Nester's Needs looks for innovative kitchen and home gadgets that are worth buying. I try to follow the Earth-friendly rules of reducing, reusing and recycling. But, I'll admit I don't always keep with it like I should.
My newspapers often end up in the trash can instead of the recycling bin and my Diet Coke cans tend to be discarded without much thought. Sometimes I leave the kitchen lights on when I'm not in the room. And more than once, I have thrown out items that probably should have been donated to Goodwill.
Seeing as Sunday marks the 36th anniversary of Earth Day, though, it seems like an ideal time to examine my waste-basket ways and make new strides to reduce, reuse and recycle.
Making a simple switch from standard incandescent light bulbs to the GE Energy Smart Compact Fluorescent Light Bulbs is a win-win situation. As CFLs last 10 times longer and use two-thirds less energy than standard light bulbs, the bulbs help the planet. Equally important, since the bulbs cut energy usage, they cut the power bill and help my bank account. Replacing a 60-watt incandescent with a 13-watt CFL can save at least $30 in energy costs over the life of the bulb, according to GE. Retailing for about $3, GE bulbs are available at most home improvement, grocery and office supply stores.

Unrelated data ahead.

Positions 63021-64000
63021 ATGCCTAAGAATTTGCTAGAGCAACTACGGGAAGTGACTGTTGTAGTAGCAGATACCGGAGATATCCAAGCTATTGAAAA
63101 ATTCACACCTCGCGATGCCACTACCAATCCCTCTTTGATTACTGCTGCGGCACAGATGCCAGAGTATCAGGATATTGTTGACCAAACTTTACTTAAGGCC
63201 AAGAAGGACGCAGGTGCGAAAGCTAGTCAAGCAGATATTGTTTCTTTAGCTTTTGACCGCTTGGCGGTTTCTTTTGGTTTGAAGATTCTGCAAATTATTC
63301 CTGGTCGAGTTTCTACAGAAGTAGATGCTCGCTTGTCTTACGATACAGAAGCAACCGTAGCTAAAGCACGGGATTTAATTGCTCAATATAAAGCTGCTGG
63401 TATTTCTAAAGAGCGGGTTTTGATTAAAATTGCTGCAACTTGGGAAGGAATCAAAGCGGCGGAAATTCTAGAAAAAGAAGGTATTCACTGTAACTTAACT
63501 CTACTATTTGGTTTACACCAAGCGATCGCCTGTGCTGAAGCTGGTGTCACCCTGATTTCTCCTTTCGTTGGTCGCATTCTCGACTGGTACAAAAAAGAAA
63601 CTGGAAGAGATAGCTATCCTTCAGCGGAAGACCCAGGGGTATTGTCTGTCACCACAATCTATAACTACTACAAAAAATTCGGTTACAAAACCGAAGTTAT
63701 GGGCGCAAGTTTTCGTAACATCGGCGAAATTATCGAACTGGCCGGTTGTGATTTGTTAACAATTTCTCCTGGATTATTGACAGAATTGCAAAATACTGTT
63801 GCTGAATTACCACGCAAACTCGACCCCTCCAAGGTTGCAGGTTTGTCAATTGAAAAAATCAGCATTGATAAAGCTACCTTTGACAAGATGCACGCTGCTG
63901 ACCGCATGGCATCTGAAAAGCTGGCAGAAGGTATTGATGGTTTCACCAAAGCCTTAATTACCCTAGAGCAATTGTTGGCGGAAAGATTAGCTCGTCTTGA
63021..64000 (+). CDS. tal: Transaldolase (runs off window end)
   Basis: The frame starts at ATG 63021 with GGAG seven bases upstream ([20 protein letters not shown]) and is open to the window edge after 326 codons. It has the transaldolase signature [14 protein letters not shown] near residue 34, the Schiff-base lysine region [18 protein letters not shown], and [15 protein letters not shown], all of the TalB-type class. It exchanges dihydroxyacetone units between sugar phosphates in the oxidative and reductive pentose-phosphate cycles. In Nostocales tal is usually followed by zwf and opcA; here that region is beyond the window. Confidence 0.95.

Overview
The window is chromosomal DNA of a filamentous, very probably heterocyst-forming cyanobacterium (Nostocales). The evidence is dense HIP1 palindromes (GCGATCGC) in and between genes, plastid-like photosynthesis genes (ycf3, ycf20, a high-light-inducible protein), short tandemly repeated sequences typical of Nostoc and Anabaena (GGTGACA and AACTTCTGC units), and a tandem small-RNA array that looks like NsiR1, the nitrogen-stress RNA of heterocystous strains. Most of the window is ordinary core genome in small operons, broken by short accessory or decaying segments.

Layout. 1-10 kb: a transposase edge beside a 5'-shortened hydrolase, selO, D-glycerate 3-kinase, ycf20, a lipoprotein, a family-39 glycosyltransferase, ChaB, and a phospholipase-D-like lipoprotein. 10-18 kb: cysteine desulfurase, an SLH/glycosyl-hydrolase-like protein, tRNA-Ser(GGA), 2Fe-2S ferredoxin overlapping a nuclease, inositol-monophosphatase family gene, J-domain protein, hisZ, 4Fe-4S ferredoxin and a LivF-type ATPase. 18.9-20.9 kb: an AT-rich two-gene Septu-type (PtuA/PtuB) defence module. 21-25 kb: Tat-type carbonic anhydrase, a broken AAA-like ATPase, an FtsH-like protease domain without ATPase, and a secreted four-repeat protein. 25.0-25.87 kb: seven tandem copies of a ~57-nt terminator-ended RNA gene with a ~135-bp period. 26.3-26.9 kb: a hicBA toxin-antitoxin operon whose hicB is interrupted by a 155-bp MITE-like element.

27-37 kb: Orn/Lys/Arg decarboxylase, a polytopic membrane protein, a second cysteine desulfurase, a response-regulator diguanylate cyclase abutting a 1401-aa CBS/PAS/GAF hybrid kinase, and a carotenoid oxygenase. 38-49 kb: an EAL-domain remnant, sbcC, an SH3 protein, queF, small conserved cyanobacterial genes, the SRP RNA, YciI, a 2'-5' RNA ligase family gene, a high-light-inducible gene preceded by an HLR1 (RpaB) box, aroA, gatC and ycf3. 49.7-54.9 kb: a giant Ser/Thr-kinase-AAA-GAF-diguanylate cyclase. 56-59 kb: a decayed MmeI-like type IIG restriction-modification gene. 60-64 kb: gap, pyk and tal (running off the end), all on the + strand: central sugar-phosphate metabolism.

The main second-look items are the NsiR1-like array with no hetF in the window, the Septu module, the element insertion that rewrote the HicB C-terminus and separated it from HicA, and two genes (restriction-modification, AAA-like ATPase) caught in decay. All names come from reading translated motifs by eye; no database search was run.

Aiming to reuse, the folks at Re-Modern are literally turning one man's trash into another man's treasure. In their Transglass collection, designers Emma Woffenden and Tord Boontje transform old beer and wine bottles into artistic vases. With sharp, clean lines, the vases exude a modern feel. Three colors, bright green, clear and muted brown, make them an easy fit into any room. The collection also includes jugs, carafes and drinking glasses. Available in either a satin or polished finish, the vases retail for $38
Equal parts stylish and eco-savvy, the Butterfly Recycler by Simplehuman makes recycling a breeze. The sleek, slim and narrow cans can be stacked side by side - one for trash, one for recyclables. The real gem with the stainless steel bin is the lid, which is split in two, opens when you step on the foot petal and closes automatically with a slow return. It can also be locked into the open position. The lid closes airtight, sealing in odors and compacting the trash. With a removable plastic liner, the to-be recycled goodies are easy to remove. Retailing for $179, the 10-gallon recycler is sold at Williams-Sonoma.
Staff writer Anna Ferguson can be reached at 770-963-9205, ext. 1308 or at email@example.com.